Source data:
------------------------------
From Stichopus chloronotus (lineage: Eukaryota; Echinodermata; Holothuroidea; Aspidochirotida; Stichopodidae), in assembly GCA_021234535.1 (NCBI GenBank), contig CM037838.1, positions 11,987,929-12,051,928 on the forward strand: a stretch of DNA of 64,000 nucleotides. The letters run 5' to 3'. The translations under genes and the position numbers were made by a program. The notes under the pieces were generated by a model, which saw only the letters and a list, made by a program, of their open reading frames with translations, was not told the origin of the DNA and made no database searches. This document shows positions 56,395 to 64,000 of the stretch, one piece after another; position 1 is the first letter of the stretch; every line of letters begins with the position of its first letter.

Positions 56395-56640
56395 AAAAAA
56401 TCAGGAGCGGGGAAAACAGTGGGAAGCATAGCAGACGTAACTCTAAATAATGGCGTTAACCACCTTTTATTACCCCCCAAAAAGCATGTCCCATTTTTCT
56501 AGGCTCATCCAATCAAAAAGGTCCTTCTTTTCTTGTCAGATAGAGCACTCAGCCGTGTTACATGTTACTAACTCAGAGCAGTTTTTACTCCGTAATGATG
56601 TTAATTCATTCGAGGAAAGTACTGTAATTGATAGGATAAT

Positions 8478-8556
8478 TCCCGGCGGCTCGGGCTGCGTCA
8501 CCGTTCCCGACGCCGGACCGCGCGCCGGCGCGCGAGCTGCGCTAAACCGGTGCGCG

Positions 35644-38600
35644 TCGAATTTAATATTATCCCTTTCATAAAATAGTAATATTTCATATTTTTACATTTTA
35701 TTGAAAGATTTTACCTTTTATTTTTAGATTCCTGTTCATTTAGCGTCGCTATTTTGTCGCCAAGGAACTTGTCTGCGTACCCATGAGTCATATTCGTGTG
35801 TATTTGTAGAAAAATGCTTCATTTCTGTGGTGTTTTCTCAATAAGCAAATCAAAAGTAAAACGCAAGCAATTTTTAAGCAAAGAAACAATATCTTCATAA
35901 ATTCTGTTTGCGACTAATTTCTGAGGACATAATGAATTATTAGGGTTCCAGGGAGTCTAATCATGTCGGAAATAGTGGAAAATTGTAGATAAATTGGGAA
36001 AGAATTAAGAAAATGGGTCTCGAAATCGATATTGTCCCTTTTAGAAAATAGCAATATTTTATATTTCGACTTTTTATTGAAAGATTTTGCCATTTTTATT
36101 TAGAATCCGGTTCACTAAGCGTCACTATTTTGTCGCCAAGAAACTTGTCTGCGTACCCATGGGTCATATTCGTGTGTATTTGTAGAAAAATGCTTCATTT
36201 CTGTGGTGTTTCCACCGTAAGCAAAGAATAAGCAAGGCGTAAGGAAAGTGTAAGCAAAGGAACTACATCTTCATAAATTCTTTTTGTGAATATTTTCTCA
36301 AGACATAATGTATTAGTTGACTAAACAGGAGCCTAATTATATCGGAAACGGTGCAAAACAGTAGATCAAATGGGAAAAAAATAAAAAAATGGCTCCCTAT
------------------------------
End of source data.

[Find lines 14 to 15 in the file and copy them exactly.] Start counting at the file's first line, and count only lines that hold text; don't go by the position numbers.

35901 ATTCTGTTTGCGACTAATTTCTGAGGACATAATGAATTATTAGGGTTCCAGGGAGTCTAATCATGTCGGAAATAGTGGAAAATTGTAGATAAATTGGGAA
36001 AGAATTAAGAAAATGGGTCTCGAAATCGATATTGTCCCTTTTAGAAAATAGCAATATTTTATATTTCGACTTTTTATTGAAAGATTTTGCCATTTTTATT